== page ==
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Showing posts from November, 2013

Thanksgiving: Woodland Park Zoo style

Posted by: Rebecca Whitham, Communications Photos: Dennis Dow/Woodland Park Zoo From all of us here at Woodland Park Zoo, we give thanks to you—our amazing pack of wild-at-heart animal lovers who have helped make this world-class zoo a community tradition for 114 years. Of course, you can’t celebrate Thanksgiving without a feast and friends to share it with. So as you belly up to your perfectly set table to enjoy your holiday spread, allow us to start the meal off with an animal-inspired toast. [ Raise a glass ] Dearest friends… …Here’s to a drool-worthy Thanksgiving feast… …May your meal taste better than cardboard and may your guests not ruin your centerpiece… …May you wolf down your first serving so you can get to seconds. Then thirds… …Table manners aside, may you dive head first into the comforts and joys of the season... …And may your holidays be filled with tender moments. Cheers!

A matter of taste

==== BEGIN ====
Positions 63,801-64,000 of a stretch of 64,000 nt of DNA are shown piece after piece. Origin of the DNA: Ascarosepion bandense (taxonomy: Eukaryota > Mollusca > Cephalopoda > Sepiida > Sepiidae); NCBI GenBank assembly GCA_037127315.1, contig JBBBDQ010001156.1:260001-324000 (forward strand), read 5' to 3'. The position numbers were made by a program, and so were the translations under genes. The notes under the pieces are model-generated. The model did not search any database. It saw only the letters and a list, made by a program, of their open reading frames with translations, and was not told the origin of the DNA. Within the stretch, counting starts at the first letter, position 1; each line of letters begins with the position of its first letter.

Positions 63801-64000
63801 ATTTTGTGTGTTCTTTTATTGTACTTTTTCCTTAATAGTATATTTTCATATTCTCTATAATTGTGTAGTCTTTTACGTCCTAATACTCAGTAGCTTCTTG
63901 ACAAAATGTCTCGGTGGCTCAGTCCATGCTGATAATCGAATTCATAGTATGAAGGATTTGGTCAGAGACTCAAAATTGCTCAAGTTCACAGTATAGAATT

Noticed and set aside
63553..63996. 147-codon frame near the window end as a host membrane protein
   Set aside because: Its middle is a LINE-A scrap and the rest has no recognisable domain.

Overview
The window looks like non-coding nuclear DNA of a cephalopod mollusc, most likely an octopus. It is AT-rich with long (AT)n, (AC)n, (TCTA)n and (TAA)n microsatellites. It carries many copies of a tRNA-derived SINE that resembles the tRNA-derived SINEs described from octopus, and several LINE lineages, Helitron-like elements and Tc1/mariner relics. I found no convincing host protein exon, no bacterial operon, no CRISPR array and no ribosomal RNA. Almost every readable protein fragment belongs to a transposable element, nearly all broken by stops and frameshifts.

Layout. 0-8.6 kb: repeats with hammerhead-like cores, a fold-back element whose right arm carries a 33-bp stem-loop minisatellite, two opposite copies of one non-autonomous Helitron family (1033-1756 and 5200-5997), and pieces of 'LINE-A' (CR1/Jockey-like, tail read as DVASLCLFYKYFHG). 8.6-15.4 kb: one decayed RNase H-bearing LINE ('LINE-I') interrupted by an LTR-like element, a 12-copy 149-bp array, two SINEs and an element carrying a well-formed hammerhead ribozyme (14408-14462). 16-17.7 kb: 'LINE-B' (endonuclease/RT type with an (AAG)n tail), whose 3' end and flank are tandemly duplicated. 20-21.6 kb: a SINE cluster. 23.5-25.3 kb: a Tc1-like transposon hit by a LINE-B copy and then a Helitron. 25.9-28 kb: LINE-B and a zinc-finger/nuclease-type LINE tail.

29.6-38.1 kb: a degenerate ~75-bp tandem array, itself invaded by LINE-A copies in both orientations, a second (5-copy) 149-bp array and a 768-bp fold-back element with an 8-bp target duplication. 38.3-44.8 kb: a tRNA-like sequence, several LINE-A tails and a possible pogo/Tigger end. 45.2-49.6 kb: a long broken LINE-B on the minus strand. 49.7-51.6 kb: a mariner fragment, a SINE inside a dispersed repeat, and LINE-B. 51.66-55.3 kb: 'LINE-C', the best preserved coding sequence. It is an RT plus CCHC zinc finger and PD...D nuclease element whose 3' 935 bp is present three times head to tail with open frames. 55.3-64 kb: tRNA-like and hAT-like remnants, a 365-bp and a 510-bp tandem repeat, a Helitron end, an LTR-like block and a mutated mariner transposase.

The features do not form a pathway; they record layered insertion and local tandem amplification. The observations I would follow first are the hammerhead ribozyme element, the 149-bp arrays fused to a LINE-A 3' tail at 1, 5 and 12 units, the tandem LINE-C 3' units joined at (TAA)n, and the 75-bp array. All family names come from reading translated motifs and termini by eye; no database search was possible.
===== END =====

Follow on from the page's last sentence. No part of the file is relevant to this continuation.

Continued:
Posted by: Kirsten Pisto, Communications Photos: Dennis Dow/Woodland Park Zoo For Thanksgiving dinner, you might consider your guests before planning the menu. Aunt Penelope prefers mashed potatoes, cousin Yanos prefers yams. But, what if your dinner guests turned out to be a pack of hungry animals?  A snow leopard prepares to dine. Different animals have different reasons for prioritizing some tastes over others, and it all comes down to evolution and survival; which foods will provide the quickest and most nutritious meal? Taste is a complex issue and tends to be shaped by evolution and environment. Here is a test: think of a time when you were really hungry, practically starving. Now, from the choices below, which meal would you have picked? Buttery, chocolate fudge ice cream in a hand-built waffle cone with sea-salt infused caramel drizzle, cocoa sprinkles and a dollop of heavenly whipped cream.  A hand tossed, crisp pizza pie topped with virgin olive oil and hot